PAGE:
From the Splittrader split candidates list, the following stocks are also included in the S&P 400: ACF, ASD, BKH, MKC, MDU and NNS.

Also outperforming the broader market last week were shares of natural gas, oil, oil service, electric and nuclear power stocks. All of these sectors received a boost from President Bush's energy plan that was presented to the public in St. Paul, Minnesota on Thursday.

Although Bush has tried to mix both conservation goals with exploration and production goals, the main theme of his plan is clear; to expand the power infrastructure and to become less reliant on outside (read Iraqi) sources of fuel. To accomplish these goals Bush has proposed developing thousands of new power plants, opening up Alaska to drilling, increasing gas exploration in the Rockies and bring more nuclear power plant online.

If you have been paying attention to what's going on in the energy sector, you know that these stocks just won't quit. They have been rising on increasing gas and oil prices and on the hype that the Bush plan has been creating. Now that the plan is out in the open, many of these energy plays might have all the fluff built into them already, but bottom line is that they probably will make good long-term investments.

In the power plant area look at: Calpine (NYSE:CPN), Dynegy (NYSE:DYN), NRG Corp. (NYSE:NRG) and Reliant Energy (NYSE:REI). In the nuclear power area look at: Exelon (NYSE:EXC) and Entergy (NYSE:ETR). In the oil drilling area look at: Halliburton (NYSE:HAL), Schlumberger (NYSE:SLB)and Lone Star (NYSE:LSS). In the natural gas area look at: HS Resources (NYSE:HSE), Devon Energy (NYSE:DVN), Patina Oil & Gas (NYSE:POG) and Apache (NYSE:APA).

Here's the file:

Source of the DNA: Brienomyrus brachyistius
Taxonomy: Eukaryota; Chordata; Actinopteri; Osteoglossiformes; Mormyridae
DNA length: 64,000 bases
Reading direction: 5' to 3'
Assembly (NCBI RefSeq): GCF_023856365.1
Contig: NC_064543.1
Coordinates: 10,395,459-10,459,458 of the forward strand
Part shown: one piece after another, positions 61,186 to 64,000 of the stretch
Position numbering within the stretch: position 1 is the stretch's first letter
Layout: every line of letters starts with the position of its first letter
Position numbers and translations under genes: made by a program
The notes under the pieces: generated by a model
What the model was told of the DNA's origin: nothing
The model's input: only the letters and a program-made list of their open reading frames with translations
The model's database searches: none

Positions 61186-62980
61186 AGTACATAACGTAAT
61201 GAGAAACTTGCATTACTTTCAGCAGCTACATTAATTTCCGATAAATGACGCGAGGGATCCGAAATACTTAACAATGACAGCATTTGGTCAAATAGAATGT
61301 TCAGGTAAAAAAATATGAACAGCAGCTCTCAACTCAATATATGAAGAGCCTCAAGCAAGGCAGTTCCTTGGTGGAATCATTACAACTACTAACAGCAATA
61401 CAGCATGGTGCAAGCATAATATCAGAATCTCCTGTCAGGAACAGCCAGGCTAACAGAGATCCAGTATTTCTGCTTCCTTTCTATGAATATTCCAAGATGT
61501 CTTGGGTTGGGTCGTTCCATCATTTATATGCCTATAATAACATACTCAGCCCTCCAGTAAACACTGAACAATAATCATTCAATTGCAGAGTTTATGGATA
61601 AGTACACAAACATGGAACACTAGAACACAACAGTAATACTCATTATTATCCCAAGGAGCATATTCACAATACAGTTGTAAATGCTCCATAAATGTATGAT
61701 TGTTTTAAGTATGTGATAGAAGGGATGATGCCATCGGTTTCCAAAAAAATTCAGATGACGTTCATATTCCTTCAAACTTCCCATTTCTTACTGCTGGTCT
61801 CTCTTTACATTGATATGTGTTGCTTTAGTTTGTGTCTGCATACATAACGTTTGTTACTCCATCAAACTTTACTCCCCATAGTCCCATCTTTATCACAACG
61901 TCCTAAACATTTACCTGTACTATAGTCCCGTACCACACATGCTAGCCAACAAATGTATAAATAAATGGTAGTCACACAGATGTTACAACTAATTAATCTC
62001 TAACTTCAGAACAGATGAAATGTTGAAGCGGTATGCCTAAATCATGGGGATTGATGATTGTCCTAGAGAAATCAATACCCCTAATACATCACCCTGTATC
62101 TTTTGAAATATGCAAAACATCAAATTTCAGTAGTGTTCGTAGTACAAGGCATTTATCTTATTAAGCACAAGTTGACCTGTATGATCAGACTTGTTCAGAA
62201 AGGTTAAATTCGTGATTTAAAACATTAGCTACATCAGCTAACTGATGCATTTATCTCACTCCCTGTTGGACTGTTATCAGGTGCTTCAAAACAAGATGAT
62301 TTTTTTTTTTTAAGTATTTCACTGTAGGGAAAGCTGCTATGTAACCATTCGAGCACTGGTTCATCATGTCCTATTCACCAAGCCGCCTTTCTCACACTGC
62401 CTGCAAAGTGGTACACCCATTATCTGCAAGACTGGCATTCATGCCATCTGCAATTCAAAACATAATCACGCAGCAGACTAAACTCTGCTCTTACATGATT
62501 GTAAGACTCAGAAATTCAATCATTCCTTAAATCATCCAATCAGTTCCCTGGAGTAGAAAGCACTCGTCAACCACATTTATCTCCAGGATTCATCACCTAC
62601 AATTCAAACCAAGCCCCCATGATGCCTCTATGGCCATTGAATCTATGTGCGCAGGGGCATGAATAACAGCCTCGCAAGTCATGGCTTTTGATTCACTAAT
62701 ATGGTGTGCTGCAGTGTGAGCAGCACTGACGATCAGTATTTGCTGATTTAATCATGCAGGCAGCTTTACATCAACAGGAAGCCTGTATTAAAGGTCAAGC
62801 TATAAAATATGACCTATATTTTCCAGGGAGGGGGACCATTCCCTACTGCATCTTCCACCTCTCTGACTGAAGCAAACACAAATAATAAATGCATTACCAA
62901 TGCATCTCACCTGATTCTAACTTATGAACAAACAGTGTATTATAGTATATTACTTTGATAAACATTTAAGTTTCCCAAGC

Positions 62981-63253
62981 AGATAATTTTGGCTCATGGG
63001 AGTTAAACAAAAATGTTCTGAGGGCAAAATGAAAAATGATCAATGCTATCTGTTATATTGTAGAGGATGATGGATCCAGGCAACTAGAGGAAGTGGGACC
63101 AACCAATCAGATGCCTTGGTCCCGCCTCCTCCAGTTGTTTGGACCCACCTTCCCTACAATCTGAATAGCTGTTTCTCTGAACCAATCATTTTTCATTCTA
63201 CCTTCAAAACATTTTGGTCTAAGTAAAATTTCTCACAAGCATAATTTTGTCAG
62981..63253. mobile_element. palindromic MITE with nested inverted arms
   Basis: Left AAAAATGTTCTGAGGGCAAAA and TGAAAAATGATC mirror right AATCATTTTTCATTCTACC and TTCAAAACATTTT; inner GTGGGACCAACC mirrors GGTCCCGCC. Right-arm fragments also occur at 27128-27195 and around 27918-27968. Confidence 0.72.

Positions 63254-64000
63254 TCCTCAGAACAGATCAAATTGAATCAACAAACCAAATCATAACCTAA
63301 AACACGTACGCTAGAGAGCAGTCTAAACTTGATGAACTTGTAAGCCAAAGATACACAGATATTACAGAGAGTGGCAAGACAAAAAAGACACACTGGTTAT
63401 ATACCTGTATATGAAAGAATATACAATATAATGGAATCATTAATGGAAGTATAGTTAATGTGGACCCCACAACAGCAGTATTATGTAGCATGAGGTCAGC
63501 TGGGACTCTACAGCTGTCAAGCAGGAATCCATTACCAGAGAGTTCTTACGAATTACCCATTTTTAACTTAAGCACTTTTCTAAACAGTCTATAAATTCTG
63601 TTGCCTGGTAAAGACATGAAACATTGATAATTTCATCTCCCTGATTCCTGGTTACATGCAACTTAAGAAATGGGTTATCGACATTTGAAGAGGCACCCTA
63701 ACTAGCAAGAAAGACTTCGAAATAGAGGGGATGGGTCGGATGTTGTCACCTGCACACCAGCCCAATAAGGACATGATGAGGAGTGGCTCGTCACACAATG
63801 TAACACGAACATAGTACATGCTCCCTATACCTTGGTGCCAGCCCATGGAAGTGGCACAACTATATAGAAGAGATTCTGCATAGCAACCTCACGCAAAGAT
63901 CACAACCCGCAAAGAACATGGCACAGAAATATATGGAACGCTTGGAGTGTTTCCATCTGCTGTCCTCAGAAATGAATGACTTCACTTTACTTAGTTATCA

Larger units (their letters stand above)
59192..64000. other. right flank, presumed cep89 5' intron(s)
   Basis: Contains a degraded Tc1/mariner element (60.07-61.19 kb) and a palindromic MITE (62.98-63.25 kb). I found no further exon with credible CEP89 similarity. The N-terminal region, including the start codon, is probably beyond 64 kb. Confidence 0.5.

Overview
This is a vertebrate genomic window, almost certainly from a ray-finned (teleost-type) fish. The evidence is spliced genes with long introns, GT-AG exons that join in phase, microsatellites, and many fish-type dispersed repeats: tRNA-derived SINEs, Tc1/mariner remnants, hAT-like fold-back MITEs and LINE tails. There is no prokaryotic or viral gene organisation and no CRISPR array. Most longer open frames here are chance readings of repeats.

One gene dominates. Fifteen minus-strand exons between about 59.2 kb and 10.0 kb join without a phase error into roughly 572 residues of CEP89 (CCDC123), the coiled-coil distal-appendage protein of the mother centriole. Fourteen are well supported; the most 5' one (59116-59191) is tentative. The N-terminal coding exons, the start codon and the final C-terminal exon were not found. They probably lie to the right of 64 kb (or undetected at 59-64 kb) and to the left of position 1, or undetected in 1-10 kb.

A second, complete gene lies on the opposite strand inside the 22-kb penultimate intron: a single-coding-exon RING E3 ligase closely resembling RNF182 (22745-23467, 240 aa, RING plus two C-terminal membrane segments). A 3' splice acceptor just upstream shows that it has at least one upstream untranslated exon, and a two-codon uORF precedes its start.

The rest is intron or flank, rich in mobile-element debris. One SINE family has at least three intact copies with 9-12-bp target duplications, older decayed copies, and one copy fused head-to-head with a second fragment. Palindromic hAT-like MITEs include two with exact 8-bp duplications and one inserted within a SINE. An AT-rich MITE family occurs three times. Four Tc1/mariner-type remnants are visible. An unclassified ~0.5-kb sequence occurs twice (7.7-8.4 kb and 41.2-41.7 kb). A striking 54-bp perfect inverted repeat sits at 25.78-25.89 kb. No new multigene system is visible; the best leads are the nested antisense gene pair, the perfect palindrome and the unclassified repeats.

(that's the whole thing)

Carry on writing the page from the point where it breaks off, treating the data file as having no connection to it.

Looking Forward, Always Forward

Looking at the Dow and S&P 500, we have already breached resistance levels and are in the clear technically speaking. Therefore, we will be watching the NASDAQ next week to see if it can muster enough strength to hurdle minor resistance at 2232 and then more significant resistance at 2250. While we don't need the NASDAQ along for the ride in order for the market to be healthy, it will become a sticking point psychologically speaking if the other markets leave the NASDAQ behind.

Next week also brings with it the release of oil and gas inventories on Wednesday, which might effect those energy stocks that we were talking about. In addition, we have the ever- present initial jobless claims on Thursday and home sales and durable goods orders on Friday. Also, Greenspan is due to address the Economic Club of New York on Thursday, so traders will certainly have at least one ear bent in the Fed Chairman's direction listening for more clues as to what the Fed's next move might be.

So next week becomes another pivotal piece of the puzzle for those bullish on the market (including myself, if you couldn't tell). We will be watching for traders to continue to shrug off bad corporate news and for the averages and individual stocks to stay above their consolidation bases. We would like to see the NASDAQ end the week on the sunny side of 2550 but will be equally encouraged if the tech heavy index can trade sideways.

It has become a stock pickers market again, so pick your battles wisely. Traders are more than ever focusing in on value, so watch out for those extended stocks. If you have some gains, think about ratcheting up some stops and don't be afraid to pull the trigger on trades that "feel right" because stocks are acting rationally again.

Enjoy Your Weekend

Craig Seidler
Assistant Editor


Copyright 2001